Is there anything we can do to prevent a heart attack and or stroke?  

Yes, mainly treat all risk factors with advice from your primary care doctor. High blood pressure is the most important thing to pay attention to, but diabetes, smoking, high cholesterol, and obesity - all are risks. If the doc says take medicine, take it. Next, learn the signs of stroke, and if they occur, seek medical attention immediately. Also, don’t forget to exercise, after consulting with the doc.

What are the signs in women of a stroke/heart attack?  

The signs of stroke depend on where in the brain circulation a clot lodges.  Numbness, weakness, slurred speech, loss of vision are most common and are the same for all patients. In women specifically, a heart attack is more often associated with less common symptoms of pain in the jaw or, in fact, silent.  

Are heart attacks and stroke mostly fatal?  

No, most are not fatal, and often there are warning symptoms before a major event.  

Does butter really clog arteries?  

Diet can influence cholesterol and triglyceride levels and so, yes, in some people more than others, butter can lead to higher cholesterol levels, which can lead to clogging of the arteries.  

Is there any truth to the impact of birth control pills, smoking and so forth; or what other habits make you more likely to have heart issues?  

Yes, Birth Control Pills, especially in conjunction with smoking, are known to be associated with an increased risk of clot formation and, hence, heart attack and stroke. Bad habits, like certain drugs and too much alcohol, can also increase the risk profile.  

What can you do to check up on your health? Do you have to have a stress test each year?  

A physical exam with blood tests and a risk profile or wellness check is the best thing. Diet and exercise as recommended by your doc, especially if there is a family history, is the way to reduce the risk of stroke and heart attack. A stress test is indicated in certain people, but unless there are serious risks, I do not think it is necessary every year.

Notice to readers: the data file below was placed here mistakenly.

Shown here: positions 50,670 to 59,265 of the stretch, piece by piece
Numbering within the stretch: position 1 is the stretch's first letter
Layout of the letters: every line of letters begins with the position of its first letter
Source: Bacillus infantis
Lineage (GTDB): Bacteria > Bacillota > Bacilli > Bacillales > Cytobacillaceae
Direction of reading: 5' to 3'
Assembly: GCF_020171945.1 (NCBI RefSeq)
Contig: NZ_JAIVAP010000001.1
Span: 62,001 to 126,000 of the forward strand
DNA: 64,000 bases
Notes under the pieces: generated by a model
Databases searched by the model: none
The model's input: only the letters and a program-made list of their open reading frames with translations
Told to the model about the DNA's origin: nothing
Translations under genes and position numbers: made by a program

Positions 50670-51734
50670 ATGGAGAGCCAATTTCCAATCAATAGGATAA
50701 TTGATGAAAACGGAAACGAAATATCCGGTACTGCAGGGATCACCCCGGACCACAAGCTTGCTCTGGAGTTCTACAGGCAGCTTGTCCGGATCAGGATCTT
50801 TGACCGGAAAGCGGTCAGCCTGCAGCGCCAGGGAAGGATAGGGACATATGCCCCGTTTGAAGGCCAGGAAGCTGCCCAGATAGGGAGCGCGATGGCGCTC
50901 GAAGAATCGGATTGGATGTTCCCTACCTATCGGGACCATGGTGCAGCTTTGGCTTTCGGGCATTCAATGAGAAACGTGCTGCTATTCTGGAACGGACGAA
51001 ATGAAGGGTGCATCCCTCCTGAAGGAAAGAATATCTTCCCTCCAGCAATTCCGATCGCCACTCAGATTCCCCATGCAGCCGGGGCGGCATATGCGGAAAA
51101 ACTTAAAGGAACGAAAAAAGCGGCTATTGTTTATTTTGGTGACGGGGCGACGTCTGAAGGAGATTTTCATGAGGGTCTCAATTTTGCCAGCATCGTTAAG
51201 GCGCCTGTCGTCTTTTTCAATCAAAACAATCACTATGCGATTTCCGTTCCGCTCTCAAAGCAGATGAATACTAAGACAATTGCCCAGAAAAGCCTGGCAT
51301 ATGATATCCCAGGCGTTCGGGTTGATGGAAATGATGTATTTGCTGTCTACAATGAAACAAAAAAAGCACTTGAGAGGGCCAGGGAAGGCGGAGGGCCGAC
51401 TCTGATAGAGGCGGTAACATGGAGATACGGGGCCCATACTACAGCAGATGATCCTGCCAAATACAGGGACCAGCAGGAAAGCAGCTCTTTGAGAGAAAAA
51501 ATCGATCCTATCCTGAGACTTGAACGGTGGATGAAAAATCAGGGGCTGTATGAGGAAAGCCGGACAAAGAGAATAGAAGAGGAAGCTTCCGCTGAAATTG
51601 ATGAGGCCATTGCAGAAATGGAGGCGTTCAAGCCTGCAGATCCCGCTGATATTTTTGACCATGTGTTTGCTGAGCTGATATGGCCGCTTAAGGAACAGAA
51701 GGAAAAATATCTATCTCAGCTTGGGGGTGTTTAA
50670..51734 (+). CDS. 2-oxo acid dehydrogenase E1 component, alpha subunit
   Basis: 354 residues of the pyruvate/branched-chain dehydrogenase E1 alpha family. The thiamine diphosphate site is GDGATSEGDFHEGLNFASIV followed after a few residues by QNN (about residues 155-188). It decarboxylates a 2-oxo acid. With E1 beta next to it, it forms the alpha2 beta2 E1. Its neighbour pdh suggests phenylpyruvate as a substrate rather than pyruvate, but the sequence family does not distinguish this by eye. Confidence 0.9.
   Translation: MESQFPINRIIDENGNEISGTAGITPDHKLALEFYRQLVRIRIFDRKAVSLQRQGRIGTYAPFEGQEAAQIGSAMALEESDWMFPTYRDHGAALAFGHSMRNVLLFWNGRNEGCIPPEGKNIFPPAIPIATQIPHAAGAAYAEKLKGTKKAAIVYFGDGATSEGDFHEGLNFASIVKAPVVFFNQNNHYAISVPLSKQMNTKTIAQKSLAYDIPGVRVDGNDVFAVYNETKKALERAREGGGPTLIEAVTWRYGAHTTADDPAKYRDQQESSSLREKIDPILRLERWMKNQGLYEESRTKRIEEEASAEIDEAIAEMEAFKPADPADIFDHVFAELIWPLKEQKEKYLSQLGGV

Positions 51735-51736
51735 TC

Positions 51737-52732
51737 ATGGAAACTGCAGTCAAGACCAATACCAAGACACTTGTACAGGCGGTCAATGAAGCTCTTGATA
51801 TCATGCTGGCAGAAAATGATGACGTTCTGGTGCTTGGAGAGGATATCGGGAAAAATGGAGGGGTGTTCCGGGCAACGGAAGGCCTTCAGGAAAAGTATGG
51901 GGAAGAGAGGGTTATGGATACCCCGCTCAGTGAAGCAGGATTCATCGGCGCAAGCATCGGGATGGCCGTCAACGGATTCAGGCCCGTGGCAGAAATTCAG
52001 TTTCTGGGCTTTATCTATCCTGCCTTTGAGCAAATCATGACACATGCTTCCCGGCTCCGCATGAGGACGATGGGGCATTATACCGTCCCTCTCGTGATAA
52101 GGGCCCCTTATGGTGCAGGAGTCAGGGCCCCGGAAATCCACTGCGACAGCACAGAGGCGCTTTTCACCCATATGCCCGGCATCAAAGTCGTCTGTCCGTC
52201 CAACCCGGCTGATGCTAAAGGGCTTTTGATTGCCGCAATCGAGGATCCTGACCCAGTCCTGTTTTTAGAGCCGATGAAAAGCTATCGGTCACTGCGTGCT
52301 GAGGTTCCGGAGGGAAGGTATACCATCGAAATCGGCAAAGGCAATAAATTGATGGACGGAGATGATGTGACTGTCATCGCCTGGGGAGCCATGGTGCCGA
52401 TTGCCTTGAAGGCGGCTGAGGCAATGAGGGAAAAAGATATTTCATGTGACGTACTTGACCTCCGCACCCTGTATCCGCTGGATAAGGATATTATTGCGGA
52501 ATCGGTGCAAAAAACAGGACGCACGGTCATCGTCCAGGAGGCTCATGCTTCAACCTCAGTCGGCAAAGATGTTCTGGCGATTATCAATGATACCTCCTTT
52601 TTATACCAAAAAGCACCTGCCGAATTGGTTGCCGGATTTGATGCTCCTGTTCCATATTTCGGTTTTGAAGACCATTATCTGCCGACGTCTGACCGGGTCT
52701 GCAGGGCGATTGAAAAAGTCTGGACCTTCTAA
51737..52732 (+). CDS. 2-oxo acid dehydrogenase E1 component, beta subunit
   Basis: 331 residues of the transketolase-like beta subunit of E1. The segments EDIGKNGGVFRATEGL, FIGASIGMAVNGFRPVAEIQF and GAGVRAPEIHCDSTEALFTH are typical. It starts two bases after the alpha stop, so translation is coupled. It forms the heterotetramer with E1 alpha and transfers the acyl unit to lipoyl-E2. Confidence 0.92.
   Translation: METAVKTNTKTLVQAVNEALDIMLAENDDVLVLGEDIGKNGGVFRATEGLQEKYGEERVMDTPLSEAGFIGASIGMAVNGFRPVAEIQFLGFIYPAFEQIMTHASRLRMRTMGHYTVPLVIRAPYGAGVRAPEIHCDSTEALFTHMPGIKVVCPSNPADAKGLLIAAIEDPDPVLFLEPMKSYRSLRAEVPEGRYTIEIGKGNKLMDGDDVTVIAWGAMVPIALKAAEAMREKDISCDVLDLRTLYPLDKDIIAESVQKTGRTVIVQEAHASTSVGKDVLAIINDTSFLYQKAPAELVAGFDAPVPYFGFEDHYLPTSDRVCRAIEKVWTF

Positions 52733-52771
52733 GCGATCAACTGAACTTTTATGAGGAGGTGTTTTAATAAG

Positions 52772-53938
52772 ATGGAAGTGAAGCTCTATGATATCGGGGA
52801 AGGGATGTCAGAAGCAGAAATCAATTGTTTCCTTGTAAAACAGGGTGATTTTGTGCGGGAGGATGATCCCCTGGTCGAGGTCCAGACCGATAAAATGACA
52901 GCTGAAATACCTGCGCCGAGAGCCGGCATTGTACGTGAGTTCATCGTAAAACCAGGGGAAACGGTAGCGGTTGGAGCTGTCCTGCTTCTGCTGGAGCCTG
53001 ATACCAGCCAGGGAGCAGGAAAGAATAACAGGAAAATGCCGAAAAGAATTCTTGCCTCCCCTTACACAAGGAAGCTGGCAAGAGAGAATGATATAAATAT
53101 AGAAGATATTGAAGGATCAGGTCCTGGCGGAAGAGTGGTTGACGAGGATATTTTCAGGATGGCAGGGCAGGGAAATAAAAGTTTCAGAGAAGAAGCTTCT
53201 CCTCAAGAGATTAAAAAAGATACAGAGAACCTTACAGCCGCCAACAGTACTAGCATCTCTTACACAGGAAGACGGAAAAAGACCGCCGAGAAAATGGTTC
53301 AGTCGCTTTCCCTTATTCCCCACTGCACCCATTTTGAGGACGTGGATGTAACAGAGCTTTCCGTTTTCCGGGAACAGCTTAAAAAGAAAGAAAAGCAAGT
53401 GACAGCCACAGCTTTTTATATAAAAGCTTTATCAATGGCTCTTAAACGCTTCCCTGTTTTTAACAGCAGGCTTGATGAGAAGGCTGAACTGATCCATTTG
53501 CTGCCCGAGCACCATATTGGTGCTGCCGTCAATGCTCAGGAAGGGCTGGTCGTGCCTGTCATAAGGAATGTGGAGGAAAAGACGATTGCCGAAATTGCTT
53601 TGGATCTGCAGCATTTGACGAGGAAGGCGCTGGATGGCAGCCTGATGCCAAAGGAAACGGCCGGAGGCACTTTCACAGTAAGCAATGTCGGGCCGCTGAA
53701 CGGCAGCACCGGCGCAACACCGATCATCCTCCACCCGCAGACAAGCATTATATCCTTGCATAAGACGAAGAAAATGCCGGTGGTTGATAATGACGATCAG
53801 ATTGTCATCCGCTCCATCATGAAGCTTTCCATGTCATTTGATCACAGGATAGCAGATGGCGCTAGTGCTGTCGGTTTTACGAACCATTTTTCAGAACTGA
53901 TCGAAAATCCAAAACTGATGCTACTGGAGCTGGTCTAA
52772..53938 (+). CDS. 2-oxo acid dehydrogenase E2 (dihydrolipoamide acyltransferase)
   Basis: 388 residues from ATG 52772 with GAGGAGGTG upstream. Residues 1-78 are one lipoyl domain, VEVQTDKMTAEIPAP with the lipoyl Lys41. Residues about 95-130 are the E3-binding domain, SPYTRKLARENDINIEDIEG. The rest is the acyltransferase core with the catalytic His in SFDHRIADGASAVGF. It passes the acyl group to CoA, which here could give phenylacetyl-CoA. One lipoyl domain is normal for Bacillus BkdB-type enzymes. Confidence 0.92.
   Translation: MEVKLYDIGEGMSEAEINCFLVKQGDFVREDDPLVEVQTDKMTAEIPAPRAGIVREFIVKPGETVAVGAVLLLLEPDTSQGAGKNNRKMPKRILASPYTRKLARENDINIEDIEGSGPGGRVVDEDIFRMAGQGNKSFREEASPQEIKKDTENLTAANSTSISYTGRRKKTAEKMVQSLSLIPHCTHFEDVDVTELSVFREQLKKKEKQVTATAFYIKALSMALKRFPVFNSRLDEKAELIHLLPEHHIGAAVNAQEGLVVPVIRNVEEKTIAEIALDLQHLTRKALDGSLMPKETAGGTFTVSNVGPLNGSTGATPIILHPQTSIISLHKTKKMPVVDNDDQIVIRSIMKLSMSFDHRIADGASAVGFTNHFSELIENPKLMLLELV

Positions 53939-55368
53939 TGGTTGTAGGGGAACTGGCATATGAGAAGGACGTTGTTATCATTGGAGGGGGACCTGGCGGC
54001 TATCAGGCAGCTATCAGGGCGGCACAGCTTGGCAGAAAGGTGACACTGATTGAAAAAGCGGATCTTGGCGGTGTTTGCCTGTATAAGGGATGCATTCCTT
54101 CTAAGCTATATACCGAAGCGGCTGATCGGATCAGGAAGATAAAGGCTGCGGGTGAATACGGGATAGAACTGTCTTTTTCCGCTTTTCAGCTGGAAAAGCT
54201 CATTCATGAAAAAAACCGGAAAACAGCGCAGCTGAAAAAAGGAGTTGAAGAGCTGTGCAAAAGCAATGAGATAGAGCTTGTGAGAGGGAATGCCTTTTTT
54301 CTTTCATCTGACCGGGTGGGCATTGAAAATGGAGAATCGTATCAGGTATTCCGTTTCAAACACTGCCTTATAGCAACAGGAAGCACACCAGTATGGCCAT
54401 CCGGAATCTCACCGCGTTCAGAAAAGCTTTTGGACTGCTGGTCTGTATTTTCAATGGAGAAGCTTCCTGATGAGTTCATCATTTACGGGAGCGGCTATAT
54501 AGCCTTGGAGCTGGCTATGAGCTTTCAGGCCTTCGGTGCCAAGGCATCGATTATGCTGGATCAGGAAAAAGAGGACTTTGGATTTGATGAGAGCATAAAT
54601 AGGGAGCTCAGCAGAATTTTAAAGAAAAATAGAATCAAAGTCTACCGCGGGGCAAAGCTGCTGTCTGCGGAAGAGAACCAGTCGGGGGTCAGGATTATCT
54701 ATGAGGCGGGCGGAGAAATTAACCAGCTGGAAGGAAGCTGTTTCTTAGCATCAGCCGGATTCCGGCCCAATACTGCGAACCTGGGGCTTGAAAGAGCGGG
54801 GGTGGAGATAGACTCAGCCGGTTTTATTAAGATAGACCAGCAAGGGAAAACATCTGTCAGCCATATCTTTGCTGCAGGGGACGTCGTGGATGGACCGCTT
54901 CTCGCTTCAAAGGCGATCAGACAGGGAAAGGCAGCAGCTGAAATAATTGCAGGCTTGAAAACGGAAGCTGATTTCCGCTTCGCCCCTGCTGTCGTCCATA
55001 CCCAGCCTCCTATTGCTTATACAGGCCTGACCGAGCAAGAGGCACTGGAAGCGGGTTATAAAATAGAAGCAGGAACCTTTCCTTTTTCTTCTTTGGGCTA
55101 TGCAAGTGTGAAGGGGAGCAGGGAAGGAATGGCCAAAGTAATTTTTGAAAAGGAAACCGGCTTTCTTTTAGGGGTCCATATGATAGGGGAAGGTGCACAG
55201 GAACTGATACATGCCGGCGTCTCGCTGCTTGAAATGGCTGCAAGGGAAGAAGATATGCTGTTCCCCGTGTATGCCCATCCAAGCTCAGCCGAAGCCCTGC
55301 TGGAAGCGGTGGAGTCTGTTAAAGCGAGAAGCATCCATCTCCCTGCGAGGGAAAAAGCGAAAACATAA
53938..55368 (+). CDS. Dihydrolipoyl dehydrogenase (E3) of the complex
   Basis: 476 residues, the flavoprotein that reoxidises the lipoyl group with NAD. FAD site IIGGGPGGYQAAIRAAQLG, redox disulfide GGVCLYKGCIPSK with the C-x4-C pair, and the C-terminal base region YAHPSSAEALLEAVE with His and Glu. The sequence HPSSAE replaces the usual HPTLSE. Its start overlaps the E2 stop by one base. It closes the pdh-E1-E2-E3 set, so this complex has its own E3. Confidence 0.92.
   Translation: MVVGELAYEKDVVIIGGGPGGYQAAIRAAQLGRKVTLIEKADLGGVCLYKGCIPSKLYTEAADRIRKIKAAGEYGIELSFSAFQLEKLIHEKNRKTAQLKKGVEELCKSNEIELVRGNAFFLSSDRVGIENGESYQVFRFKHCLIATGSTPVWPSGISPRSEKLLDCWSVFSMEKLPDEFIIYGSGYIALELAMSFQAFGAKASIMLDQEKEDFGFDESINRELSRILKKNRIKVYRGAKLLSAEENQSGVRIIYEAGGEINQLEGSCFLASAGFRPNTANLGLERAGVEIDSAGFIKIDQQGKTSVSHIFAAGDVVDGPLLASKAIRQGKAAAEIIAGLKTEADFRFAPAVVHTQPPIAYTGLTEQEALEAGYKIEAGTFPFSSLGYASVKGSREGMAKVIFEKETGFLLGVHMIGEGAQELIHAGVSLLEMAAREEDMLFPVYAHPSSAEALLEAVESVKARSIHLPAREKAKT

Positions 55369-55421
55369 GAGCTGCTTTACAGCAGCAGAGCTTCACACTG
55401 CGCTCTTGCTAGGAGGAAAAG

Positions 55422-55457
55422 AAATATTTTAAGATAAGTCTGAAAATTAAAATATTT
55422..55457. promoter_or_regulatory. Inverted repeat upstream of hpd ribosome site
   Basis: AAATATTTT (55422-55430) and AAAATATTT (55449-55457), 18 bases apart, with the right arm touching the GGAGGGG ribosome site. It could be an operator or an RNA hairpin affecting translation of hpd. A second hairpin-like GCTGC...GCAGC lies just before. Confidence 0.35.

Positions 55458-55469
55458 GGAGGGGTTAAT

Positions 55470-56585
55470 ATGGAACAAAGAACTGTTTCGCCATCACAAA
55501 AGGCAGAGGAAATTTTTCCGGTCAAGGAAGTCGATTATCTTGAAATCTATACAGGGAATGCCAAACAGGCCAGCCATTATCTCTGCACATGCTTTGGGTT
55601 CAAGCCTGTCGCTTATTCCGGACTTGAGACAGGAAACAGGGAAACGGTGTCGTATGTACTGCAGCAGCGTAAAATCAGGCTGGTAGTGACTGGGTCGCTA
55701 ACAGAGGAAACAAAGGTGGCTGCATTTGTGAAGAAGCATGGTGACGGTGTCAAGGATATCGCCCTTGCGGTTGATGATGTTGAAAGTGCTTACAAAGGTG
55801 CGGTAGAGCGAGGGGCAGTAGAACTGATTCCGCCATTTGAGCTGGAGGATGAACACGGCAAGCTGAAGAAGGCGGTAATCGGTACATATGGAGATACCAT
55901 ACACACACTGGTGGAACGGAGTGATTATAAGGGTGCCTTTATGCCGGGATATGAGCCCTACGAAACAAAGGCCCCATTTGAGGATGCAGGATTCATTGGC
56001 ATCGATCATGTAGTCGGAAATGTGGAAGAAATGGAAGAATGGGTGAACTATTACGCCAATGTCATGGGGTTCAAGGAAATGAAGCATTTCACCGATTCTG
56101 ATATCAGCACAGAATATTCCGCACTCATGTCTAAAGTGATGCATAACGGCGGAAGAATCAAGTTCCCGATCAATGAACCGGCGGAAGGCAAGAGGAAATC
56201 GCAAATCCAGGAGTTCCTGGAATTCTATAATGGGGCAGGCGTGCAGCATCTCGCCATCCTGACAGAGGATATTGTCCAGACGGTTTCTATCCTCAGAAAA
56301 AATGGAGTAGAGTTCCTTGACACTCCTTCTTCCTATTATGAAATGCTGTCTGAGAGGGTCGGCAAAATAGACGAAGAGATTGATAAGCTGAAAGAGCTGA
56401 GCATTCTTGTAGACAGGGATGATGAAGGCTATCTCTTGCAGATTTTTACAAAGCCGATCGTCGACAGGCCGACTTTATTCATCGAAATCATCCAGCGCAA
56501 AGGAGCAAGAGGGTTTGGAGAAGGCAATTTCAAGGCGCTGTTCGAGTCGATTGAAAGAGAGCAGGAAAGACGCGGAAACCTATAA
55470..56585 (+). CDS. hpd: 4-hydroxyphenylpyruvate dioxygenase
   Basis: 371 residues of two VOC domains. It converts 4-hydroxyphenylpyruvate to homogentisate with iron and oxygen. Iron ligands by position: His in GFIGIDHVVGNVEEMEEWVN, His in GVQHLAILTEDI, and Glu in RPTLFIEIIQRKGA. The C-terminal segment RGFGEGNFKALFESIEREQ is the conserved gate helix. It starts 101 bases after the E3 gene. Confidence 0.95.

What is blood pressure, and what is considered normal, low, high, etc.?  

Good question and it seems to be a moving target. In my prime, 140 mm Hg on the top, or systolic; and 90 on the bottom, or diastolic, was considered the upper limit of normal. The systolic pressure is the peak pressure on the arteries when the heart pumps the blood out and the diastolic is the residual pressure in between heart beats. Low blood pressure depends on if there are symptoms of weakness and lightheadedness. A neurologist will worry if the blood pressure runs 40 points above a patient’s known normal range.  

Are people to blame for their own heart attacks because of their bad health habits, such as poor eating, smoking, etc.?  

Oooh, tough question.  We can’t help the genes we are born with that might put us at risk, but we can try to control the risk factors mentioned above. Then there is our response to stress, which is always there, but can be worked on in a constructive way.

Thank You,
Dr. Rosario Guarino
Nash General Hospital, Neurology, Chief Medical Officer

In memory of Robbin Barr and her parents Barbara Jahns and Robert Jahns.

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Member Comments

    • 0 votes vote up vote up

      Joy Pachowicz wrote Feb 18, 2011
    • Elizabeth

      Wow: What a very intense article. I enjoyed reading the article and followed you through your paragraphs of pain to the happiness of seeing your father restored.

      I really never realized all the causes of strokes or heart attacks.

      I do believe that there are some heart problems in our family.  

      I do know that diabetes is in the family. I Have not yet gotten it.

      I am so happy that I read your article through and was able to rejoice with you over the rehabilitation of your father.

      I hope he continues to do well?

      Have a nice day: